Utah’s mitigation program contains three approaches to generate mitigation credits: 1) State Sponsored Program, 2) Term Mitigation Credit Program, and 3) Conservation Bank Program.  Although there is some overlap, each approach was designed to address a particular portion of the mitigation need.  The State Sponsored Program is focused on completing the mitigation needed to offset permanent disturbance to sage-grouse habitats on private and SITLA lands.  The Term Mitigation Credit Program is designed to let private landowners and SITLA develop credits on their land, and sell it to anyone needing credits.  The Conservation Bank Program is patterned after traditional conservation banks used with endangered species.  It is designed to be used on private land and is similar to the Term Mitigation Credit Program except with stronger protections and requirements. It also needs to have a regulatory requirement on the disturber to mitigate.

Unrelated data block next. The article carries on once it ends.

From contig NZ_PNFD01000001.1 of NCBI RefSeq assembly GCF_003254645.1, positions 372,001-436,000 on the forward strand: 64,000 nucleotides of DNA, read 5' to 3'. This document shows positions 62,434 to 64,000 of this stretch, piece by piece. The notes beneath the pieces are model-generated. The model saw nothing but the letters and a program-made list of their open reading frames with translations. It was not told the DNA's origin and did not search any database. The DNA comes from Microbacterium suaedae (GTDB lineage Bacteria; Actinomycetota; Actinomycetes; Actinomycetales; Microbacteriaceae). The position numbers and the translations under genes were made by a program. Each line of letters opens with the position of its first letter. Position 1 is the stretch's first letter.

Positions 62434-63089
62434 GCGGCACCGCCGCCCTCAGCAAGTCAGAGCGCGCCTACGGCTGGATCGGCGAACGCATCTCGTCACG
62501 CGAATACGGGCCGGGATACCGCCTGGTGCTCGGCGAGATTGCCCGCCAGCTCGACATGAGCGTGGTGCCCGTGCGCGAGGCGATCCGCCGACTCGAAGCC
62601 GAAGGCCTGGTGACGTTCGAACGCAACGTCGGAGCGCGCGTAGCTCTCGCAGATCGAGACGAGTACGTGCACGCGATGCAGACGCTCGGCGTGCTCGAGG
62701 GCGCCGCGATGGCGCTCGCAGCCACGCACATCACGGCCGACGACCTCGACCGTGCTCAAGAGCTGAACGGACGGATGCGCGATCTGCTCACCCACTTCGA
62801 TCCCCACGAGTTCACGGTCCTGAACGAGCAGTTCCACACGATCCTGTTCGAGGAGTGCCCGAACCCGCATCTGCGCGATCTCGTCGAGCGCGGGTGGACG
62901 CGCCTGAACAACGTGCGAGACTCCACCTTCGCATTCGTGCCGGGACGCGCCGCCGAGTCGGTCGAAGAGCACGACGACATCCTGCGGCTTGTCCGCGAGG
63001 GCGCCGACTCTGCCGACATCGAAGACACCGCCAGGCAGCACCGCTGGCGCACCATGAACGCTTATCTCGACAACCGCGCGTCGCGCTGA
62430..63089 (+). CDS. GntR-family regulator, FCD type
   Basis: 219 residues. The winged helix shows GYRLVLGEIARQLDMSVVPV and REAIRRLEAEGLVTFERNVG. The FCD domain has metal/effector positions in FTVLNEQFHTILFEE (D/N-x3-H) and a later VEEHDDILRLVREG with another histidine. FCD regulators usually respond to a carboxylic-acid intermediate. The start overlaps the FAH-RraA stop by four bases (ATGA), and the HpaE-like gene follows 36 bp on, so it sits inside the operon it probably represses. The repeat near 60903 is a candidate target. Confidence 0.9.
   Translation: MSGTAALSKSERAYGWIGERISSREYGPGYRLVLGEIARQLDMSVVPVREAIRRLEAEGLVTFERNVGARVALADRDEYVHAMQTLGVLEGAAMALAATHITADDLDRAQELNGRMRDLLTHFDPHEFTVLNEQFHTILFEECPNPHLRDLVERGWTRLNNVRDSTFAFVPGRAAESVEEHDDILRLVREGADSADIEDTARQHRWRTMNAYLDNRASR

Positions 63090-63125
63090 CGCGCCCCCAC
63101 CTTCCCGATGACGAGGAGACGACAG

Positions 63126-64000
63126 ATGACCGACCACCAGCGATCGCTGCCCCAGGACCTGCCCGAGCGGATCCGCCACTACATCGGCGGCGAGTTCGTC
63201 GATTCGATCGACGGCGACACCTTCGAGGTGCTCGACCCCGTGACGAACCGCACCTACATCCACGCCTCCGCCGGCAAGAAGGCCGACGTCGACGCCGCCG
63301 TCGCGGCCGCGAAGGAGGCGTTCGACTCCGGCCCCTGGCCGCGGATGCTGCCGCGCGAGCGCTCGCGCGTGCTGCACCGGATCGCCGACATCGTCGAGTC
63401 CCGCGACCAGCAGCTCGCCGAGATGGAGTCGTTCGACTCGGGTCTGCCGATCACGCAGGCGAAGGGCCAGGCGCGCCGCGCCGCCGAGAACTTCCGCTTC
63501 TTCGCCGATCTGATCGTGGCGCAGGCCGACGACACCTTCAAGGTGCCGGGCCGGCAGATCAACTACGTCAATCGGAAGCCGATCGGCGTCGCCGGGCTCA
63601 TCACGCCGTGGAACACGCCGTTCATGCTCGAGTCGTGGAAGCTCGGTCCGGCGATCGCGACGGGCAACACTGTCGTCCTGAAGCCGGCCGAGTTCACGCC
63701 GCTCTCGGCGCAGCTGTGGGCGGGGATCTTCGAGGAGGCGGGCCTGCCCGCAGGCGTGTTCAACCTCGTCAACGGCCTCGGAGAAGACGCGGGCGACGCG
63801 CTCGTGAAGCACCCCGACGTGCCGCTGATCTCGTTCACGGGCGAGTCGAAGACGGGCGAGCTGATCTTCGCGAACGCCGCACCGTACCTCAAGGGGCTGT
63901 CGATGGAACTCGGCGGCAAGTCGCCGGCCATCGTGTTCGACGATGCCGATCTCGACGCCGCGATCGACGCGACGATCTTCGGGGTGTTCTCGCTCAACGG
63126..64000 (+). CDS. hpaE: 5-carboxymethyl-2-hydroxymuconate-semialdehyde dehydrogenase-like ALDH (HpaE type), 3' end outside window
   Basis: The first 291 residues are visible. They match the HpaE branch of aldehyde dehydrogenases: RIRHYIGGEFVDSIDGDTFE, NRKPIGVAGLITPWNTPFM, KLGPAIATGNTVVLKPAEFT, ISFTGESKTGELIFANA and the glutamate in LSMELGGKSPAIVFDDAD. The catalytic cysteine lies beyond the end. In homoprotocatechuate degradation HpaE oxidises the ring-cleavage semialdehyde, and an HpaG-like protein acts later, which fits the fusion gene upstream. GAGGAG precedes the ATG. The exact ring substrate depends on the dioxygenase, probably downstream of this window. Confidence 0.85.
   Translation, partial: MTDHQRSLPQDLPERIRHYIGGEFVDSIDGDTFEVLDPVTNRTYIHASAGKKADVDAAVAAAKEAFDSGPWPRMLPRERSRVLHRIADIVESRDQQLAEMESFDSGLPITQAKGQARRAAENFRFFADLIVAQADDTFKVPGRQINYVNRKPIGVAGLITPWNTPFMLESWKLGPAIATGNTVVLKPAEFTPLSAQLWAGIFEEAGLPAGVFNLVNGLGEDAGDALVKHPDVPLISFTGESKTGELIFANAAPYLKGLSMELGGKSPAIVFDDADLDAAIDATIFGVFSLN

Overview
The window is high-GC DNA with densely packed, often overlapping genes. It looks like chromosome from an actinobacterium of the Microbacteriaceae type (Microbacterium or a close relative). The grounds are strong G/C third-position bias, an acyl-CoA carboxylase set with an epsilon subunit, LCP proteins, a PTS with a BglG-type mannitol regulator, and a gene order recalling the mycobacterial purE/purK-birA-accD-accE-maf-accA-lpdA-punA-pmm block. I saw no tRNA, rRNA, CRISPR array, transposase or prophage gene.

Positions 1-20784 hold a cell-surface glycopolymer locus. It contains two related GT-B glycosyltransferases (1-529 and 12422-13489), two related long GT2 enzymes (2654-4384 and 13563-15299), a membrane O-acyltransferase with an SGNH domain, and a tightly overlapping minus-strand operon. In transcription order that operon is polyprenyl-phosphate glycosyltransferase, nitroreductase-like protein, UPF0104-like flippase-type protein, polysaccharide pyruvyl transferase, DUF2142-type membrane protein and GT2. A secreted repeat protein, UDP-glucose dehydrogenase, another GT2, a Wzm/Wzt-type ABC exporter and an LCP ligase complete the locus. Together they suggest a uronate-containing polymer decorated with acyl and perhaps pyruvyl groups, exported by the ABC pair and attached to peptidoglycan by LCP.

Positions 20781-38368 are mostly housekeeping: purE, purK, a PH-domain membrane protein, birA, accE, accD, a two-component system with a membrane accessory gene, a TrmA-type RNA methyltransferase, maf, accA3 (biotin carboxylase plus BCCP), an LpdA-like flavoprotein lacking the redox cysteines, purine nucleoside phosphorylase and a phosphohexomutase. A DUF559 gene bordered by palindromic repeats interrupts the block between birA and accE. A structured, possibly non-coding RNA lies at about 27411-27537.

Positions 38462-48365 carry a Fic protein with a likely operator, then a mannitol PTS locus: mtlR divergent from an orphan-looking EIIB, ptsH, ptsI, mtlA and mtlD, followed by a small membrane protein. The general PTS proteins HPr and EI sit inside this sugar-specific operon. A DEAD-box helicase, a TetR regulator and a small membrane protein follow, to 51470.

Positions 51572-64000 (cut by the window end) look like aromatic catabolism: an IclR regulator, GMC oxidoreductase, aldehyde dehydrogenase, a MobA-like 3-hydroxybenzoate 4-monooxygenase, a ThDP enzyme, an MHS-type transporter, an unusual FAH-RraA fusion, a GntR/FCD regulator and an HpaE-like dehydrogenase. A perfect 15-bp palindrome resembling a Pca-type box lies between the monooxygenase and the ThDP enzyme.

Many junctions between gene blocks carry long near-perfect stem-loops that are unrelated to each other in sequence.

Who has to mitigate?

This mitigation program does not regulate or require anyone to complete mitigation for permanent disturbance in sage-grouse habitat.  The requirement to mitigate is up to the land management agency, landowner, or other regulator involved in the disturbance of the habitat.   Utah’s Sage-grouse Compensatory Mitigation Program only regulates how mitigation credits are generated when mitigation is required.  The program has been designed and implemented so that it can provide mitigation for permanent disturbance to sage-grouse habitat on any land ownership anywhere in Utah.  Since the program is not regulatory on those doing the disturbing, the decision on how the mitigation is completed or what is required, is dependent on the landowner or other regulator where the disturbance occurs.

When should mitigation occur?

Mitigation needs to be completed before the permanent disturbance occurs.  As the program becomes operational, the State program will maintain a reserve pool of credits so there is no net loss of habitat.